For the second year in a row, Kuali was named a Top Workplace in Utah. This award, managed by the Salt Lake Tribune, is given only to the top employers in the state based on employee feedback. Kuali ranked 7th out of thousands of small businesses. Though Kuali may not be the biggest tech company in the state, the following three key characteristics make it a fabulous place to work.
“When I started Kuali, I wanted to build a company where everyone loved to work,” said Joel Dehlin, Kuali CEO. “Employee happiness is every bit as important as customer happiness, if not more. We certainly have our share of problems, but this group of people is fantastic and the company culture that is forming is among the best I’ve seen. I think we’re onto something pretty awesome.”
A business’s vision determines direction. But nowadays, it does even more than that. Over the last 20 years, office-speak has imported “terminology that historically used to be associated with non-profit organizations and religious organizations: terms like vision, values, passion, and purpose,” said Harvard Business School professor Nancy Koehn. Such terms tend to infuse a deeper meaning into the workplace.
Kuali brings meaning into the workplace with its vision to simplify higher education administration. Higher education has a chronic problem with functional software. Kuali creates solutions that give freedom to higher education administrators and faculty. Our software allows them to spend less time on administration and more time on things they care about: teaching and researching.
“Our product matters.” – BJ Neilsen
As Koehn pointed out, vision statements are meant to inspire allegiance to an organization. Kuali’s vision inspires allegiance in employees because they have the opportunity to “solve difficult problems for clients,” according to a recent employee survey. Kuali’s vision involves employees helping others in ways they may not be able to do so themselves.
“Core values are at the heart of your culture,” said Gary Peterson, CEO at Gap Intelligence. “By hiring based on values and holding each other accountable to the company’s standards, the values become the fabric of the organization’s culture.” Kuali has six core values: assume the best, deliver amazing experiences, iterate to evolve, cultivate openness, act with accountability and practice humility.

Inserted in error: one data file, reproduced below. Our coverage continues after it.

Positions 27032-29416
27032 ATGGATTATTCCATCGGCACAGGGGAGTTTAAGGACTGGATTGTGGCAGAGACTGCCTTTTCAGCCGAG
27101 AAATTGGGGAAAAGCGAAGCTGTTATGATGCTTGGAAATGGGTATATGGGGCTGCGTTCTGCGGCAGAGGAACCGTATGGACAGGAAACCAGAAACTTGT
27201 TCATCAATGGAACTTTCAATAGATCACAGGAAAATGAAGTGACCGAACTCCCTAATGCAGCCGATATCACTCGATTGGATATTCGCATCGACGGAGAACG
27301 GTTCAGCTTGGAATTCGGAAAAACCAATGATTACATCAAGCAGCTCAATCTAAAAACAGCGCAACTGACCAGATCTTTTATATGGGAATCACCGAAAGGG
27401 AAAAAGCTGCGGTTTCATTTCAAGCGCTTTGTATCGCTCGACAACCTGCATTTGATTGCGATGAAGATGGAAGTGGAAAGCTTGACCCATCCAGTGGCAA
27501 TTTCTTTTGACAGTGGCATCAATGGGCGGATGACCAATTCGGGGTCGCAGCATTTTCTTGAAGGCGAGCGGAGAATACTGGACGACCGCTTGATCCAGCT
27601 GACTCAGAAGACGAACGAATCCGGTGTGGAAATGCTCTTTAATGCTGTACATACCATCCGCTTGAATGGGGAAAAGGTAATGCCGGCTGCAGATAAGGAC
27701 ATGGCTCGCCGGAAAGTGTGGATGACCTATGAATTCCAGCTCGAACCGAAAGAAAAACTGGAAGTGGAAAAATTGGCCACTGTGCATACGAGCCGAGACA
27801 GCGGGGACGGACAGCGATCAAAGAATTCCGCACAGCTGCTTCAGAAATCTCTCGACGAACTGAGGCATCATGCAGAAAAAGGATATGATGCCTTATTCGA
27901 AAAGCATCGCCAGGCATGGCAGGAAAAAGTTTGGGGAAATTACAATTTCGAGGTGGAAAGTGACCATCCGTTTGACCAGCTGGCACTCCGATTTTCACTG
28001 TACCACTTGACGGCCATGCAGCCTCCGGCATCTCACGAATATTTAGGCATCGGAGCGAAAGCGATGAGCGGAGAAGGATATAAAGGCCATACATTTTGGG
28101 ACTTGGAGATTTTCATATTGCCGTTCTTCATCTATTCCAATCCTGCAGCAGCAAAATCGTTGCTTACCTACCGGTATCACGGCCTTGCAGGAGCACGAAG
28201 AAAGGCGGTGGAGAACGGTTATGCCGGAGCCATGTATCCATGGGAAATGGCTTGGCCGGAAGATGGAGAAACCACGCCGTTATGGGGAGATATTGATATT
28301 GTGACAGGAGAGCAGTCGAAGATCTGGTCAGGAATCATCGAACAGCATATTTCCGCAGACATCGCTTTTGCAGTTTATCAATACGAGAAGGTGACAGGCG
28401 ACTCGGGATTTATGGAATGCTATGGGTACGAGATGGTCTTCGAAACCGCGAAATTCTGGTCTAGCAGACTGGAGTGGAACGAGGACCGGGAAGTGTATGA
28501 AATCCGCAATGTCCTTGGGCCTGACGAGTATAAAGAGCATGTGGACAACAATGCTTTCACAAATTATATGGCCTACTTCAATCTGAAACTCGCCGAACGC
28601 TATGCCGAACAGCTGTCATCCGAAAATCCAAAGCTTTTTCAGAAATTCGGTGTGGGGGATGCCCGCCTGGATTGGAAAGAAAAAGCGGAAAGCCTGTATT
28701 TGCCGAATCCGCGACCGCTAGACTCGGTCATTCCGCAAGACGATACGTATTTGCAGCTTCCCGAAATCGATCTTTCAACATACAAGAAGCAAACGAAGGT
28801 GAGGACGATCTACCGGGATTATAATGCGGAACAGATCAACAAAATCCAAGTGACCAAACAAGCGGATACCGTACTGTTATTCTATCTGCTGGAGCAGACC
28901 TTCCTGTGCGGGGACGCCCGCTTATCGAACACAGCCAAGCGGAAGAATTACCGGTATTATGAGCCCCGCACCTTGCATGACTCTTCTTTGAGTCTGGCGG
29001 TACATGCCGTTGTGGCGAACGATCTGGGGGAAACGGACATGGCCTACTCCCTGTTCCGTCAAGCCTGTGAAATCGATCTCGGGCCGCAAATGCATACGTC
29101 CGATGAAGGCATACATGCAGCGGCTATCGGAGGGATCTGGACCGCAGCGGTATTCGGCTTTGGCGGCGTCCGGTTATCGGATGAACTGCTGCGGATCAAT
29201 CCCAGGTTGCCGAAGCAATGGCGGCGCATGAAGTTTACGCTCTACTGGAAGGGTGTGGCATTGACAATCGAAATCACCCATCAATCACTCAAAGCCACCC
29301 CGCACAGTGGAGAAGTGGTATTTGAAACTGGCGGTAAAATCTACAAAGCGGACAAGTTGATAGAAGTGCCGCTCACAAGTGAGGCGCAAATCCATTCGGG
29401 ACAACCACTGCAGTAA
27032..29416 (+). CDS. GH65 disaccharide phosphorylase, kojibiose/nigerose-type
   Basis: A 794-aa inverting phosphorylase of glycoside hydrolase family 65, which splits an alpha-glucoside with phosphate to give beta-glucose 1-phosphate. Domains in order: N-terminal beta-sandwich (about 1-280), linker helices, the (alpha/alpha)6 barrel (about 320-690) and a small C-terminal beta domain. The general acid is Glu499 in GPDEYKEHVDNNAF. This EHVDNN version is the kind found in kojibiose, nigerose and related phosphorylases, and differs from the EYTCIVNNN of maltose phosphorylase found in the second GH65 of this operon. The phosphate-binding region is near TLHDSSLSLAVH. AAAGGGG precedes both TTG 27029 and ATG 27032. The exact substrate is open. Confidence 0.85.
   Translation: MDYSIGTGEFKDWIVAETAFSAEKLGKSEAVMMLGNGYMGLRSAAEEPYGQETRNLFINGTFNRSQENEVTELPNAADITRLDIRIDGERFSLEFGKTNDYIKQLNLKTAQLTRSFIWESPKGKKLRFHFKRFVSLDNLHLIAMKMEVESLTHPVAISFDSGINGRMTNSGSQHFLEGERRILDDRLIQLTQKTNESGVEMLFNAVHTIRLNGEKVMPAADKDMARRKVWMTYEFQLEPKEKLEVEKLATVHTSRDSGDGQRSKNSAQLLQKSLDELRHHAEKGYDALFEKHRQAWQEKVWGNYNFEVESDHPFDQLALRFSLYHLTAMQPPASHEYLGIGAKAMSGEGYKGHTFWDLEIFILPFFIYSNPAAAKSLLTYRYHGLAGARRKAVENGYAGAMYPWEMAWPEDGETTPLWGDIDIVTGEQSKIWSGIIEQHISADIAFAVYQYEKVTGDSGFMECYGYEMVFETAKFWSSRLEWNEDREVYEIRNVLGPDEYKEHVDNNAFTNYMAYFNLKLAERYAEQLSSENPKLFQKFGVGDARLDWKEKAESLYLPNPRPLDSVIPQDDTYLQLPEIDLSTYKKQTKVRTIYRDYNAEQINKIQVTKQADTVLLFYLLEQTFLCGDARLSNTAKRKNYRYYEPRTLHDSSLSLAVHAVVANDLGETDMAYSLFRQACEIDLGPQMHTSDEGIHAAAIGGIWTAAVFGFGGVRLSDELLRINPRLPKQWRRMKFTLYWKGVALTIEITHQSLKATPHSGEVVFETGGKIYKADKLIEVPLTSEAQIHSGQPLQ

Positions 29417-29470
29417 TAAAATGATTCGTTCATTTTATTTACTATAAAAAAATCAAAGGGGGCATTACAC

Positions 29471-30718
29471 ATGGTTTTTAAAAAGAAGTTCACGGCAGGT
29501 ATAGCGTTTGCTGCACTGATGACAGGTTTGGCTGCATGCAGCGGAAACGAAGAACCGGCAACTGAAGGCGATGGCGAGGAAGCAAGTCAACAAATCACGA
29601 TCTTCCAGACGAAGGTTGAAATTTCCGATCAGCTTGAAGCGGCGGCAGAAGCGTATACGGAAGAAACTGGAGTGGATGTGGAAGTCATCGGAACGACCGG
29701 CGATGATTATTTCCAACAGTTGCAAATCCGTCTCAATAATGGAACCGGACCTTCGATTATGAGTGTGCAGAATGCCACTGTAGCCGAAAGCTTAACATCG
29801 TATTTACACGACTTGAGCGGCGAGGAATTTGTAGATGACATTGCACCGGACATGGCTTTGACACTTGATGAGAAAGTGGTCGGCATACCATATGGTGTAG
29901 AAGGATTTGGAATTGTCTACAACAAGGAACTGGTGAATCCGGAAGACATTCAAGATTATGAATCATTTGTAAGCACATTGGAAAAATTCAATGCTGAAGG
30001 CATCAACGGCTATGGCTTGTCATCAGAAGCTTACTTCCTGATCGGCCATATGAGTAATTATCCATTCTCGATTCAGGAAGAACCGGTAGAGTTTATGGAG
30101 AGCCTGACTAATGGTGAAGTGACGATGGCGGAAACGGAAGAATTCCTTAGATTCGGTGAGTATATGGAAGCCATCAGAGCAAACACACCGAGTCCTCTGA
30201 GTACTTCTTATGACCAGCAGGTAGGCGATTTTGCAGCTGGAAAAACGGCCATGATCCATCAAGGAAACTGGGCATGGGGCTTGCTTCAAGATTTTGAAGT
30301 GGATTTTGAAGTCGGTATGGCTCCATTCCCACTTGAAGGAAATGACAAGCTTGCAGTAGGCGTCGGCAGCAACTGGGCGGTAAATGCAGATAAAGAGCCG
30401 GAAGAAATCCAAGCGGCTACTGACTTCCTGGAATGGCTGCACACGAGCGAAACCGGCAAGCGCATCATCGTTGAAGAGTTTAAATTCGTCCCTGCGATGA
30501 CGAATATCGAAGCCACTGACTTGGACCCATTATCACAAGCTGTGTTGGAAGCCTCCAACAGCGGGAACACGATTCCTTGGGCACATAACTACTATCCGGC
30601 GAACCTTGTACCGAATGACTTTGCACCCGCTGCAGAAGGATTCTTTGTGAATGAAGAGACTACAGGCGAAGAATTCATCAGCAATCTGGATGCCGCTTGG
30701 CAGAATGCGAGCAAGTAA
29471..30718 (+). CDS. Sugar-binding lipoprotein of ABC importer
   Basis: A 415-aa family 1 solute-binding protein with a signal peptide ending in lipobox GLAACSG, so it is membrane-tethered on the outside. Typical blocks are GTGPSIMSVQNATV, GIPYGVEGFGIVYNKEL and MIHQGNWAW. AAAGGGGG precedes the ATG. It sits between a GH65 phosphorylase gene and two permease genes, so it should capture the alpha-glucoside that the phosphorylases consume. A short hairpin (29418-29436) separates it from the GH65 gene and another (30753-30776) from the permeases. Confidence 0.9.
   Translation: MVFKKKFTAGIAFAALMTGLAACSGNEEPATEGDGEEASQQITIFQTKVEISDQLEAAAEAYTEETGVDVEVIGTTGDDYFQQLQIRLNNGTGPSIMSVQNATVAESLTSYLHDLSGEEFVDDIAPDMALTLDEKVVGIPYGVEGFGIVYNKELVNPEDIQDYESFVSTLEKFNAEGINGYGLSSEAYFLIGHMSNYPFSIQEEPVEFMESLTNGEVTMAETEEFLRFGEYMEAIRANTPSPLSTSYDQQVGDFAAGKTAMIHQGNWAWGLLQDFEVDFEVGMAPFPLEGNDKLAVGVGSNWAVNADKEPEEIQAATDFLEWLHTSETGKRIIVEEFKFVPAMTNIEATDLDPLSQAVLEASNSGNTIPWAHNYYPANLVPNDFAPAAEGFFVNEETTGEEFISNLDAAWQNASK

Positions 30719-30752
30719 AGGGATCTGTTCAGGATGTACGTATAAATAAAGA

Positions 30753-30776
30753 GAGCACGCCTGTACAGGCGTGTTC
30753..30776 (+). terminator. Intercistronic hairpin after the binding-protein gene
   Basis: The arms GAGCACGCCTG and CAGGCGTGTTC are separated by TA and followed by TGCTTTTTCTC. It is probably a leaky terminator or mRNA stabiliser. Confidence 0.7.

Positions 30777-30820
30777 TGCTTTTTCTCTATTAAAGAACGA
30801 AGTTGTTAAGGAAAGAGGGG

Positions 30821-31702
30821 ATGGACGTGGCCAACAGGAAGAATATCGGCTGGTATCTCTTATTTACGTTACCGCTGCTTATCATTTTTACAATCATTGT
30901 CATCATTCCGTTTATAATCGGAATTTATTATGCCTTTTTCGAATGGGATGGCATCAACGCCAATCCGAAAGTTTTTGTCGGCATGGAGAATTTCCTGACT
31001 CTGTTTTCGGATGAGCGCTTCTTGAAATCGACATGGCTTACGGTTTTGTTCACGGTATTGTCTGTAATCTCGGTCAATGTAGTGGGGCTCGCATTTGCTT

Our values are more than words pasted on the office wall. They define who Kuali is. They dictate how employees act. Values inform decisions and play a significant role in the hiring process. “If you hire people who lie, cheat, and steal, in time your company culture will be the same,” said Peterson.
A service called Bonusly keeps the Kuali values top of mind. Employees have a small budget each week to send to another employee as a “micro-bonus” for exemplifying one of the core values. Bonusly’s effect on Kuali is twofold: first, all employees know what the core values look like in action, and second, they are constantly searching for them. It gives employees a chance to call out great behavior in a public way.
It’s not only nice to be noticed, but it also makes employees happier when they recognize excellence of others. “It is worth keeping in mind that even little things have a beneficial effect—like bringing coffee to one’s office mates in the morning,” said Philippe Tobler, associate professor of neuroeconomics and social neuroscience at the University of Zurich. In his study on generosity and happiness, he found “the amount [the giver spends] did not matter.” It’s not about the gift, it’s about the giving. Giving, or recognizing others, leads to higher morale in the workplace. A happy workplace means happy employees, and that leads to a better bottom line.
“This group of people is fantastic and the company culture that is forming is among the best I’ve seen.” – Joel Dehlin
Workplace flexibility adds additional satisfaction at Kuali. Managers allow employees to work from home or even on the road. BJ Neilsen, software developer, works while traveling abroad with his family. Flexibility was, without rival, the most repeated favorite aspect of working for Kuali in an employee survey. Nearly 50% of Kuali employees work remotely.
“To attract and retain talent, you have to work with [employees] to customize their jobs,” said Meghan Biro, founder of TalentCulture. “This makes people feel valued, which leads to peak performance. The key is to be flexible and collaborative with hours and location.”
Vision and culture are the bones of the company. People give it personality. The following quotes illustrate why employees see Kuali as a top workplace in Utah.
“I’m always learning from my peers,” states a Glassdoor review from a senior software engineer. “I never feel like I’m the smartest in the room, but neither does anyone else. [I see] lots of humility from the people.”
“At Kuali there are less processes, obstacles and overhead preventing engineers from being able to create,” said Tom Valletta, senior engineer at Kuali. “Being an engineer, I want a challenge and I want to learn. Building another web application is not a challenge. But building a platform that enables universities to educate efficiently is; it hasn’t been done yet.” Valletta also enjoys the challenge of working with intelligent peers. He added, “Working with the smartest people challenges me by forcing me to see things from different perspectives and learn better ways approach problems.”
Gayathri Athreya, a female engineer, is impressed by the company’s ethics. “I love working for Kuali because of the values and ethics that our CEO [Joel Dehlin] promotes. [Dehlin] always emphasizes practicing humility and the well-being of the employees. Those are two aspects that really mean a lot to me. On several occasions, I’ve noticed that he doesn’t just talk the talk but he actually walks the talk.” Athreya spends some of her company time to teach a local class of young girls how to code.